One year ago today, Brent Simmons wrote of the virtues of XML-RPC. To be clear, the XML-RPC site is not on a UserLand server, it was at one time, but not now (as if that mattered). Too much is made of personality differences, frankly it's an excuse offered when people don't have any pragmatic reasons to reinvent. Why change the names of things that are well-known? I was struck that in the DNA world, humans and mice share 99 percent of their genetic structure. God didn't see the need to change the names of things, so why do Sun and IBM? Microsoft has embraced RSS, why hasn't Sun? Why hasn't IBM? Or have they, and it's just a few of their employees who make it seem otherwise? (Answer: They have.) What about Google? XML-RPC is part of the working set. It's in use all over the place, quietly helping things be compatible. It's earned its place. It's time for people to stop using the fig-leaf-size excuse that they don't like certain people. It's pretty obvious that's not much of a reason to make things incompatible.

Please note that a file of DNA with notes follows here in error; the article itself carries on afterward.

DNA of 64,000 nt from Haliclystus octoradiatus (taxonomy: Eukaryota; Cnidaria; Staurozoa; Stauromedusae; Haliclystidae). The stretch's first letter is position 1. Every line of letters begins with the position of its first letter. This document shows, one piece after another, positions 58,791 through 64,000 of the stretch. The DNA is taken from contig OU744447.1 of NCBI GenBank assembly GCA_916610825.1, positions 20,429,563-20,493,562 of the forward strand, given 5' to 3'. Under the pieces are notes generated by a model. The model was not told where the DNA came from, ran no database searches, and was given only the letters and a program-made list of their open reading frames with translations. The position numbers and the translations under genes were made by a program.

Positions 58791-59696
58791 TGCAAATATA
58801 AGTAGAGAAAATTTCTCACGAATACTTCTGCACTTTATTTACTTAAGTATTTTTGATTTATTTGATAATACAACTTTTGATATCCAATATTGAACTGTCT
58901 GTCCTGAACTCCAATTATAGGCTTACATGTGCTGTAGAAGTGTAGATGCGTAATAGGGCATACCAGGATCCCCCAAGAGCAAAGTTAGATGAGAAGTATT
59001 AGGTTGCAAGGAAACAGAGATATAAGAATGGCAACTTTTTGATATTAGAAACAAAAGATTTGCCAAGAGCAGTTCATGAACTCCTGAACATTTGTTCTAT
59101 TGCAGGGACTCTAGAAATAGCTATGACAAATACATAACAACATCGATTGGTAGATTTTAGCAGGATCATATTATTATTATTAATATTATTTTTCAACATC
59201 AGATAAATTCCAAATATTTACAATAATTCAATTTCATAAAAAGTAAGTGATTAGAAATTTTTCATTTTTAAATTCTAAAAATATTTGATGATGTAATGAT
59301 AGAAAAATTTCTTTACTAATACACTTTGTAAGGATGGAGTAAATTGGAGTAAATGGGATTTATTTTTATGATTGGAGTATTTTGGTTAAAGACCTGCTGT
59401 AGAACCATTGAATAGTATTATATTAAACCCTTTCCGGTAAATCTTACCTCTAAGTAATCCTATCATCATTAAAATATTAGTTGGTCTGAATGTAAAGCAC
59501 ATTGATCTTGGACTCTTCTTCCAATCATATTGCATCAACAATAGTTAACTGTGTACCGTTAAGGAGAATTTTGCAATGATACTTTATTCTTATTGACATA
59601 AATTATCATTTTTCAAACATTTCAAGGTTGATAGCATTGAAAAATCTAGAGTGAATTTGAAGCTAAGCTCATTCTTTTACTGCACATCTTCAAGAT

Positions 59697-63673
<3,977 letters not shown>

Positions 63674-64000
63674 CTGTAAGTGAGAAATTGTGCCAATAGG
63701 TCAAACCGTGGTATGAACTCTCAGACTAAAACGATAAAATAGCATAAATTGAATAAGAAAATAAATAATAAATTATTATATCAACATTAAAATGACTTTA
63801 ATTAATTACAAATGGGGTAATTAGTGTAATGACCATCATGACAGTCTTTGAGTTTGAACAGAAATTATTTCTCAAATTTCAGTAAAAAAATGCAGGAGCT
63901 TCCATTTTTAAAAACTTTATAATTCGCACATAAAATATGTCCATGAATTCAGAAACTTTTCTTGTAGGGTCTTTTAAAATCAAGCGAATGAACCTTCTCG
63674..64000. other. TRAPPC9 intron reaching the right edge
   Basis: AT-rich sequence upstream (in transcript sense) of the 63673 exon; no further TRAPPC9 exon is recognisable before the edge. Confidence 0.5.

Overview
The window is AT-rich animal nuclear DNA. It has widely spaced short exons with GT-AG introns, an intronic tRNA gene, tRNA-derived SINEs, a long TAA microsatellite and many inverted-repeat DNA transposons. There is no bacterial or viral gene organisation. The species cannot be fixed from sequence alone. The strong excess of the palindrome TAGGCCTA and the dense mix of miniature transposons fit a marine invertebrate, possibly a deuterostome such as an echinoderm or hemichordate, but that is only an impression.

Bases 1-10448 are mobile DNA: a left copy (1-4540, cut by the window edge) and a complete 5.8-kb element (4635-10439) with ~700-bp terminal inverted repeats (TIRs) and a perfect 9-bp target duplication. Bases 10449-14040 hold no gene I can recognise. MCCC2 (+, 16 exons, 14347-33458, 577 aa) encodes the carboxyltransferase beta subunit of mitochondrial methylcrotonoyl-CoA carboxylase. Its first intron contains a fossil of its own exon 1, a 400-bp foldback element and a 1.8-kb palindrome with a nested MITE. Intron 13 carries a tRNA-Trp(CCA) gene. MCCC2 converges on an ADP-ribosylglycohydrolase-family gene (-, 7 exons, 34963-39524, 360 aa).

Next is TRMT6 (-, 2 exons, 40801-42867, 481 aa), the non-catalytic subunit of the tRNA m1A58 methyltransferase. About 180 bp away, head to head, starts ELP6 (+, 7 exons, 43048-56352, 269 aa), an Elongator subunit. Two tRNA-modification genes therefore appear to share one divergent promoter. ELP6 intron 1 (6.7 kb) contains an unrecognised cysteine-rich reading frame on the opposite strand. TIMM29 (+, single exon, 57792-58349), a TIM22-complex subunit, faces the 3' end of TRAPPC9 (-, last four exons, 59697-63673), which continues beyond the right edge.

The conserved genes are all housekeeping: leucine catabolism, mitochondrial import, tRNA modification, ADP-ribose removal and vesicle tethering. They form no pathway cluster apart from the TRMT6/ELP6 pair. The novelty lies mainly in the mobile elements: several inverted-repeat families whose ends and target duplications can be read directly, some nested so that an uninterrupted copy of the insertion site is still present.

An analogy. I don't like shrimp. Never have. I've tried eating shrimp, but I just don't like the taste. Same thing with crawfish and lobster. No matter how you dress it up, I don't like shrimp. Last night at the Yahoo party they served a huge variety of shrimp dishes. Everyone but me (it seemed) was enjoying the food. I didn't stop the event and say we need to all move to a different bar in a different city because I don't like the food being served here. I appreciated that I am not the only person there, and I'm used to working around this peculiarity of mine (which I recognize it as, not a fault of others). This is what adults do when they don't like something or somebody. They don't whine and call people names and try to stop the party.
Mike Arrington reports from a Yahoo press briefing in SF about RSS last night, which I attended. They're including a nice smallish RSS reader in their Mail app. I had seen it before, and it's a River of News aggregator. The food was good, the company excellent. I got to meet Om Malik, and had a good talk with Anil Dash, who tells me that TypePad has some very nice OPML support.
I've received a bunch of email about yesterday's last post. I do provide a fair amount of background information in the previous days' posts. I am a customer, paid full retail price for both Macs and the iPod. All have their factory default settings for connecting iPods to Macs. I don't owe Apple anything. FYI, I had exactly the same experience when I connected the iPod to my iBook when I was in NYC, on Thursday, but this time I was watching carefully to be sure that I didn't click OK to any dialogs giving it permission to delete all the content on the iPod.